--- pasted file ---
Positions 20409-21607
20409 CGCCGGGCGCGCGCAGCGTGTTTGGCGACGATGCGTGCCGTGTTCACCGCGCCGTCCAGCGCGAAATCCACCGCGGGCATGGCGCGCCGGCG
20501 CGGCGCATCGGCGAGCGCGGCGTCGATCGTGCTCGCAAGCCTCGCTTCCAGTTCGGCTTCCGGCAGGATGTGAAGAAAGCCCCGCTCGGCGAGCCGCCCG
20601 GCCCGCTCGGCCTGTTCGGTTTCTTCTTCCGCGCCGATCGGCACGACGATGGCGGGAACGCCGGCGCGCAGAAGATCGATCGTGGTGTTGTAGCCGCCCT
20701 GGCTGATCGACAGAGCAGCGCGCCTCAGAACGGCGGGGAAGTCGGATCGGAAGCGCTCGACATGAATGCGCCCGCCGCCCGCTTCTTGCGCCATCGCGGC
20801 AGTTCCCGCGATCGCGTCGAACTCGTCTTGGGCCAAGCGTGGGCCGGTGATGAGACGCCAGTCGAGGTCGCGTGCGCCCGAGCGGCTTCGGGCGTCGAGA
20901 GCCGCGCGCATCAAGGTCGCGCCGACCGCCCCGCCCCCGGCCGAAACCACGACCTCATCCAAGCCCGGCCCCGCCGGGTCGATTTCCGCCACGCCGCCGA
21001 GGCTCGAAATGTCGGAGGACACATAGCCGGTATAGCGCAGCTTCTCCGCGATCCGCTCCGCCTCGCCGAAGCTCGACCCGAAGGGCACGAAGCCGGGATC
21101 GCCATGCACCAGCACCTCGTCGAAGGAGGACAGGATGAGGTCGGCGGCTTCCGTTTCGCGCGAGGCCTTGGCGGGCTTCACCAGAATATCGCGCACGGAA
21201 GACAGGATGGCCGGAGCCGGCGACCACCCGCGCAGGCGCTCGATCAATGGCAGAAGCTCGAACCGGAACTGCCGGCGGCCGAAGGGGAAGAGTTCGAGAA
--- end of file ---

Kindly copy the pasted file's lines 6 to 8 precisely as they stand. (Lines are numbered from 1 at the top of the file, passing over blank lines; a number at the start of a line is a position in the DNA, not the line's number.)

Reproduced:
20801 AGTTCCCGCGATCGCGTCGAACTCGTCTTGGGCCAAGCGTGGGCCGGTGATGAGACGCCAGTCGAGGTCGCGTGCGCCCGAGCGGCTTCGGGCGTCGAGA
20901 GCCGCGCGCATCAAGGTCGCGCCGACCGCCCCGCCCCCGGCCGAAACCACGACCTCATCCAAGCCCGGCCCCGCCGGGTCGATTTCCGCCACGCCGCCGA
21001 GGCTCGAAATGTCGGAGGACACATAGCCGGTATAGCGCAGCTTCTCCGCGATCCGCTCCGCCTCGCCGAAGCTCGACCCGAAGGGCACGAAGCCGGGATC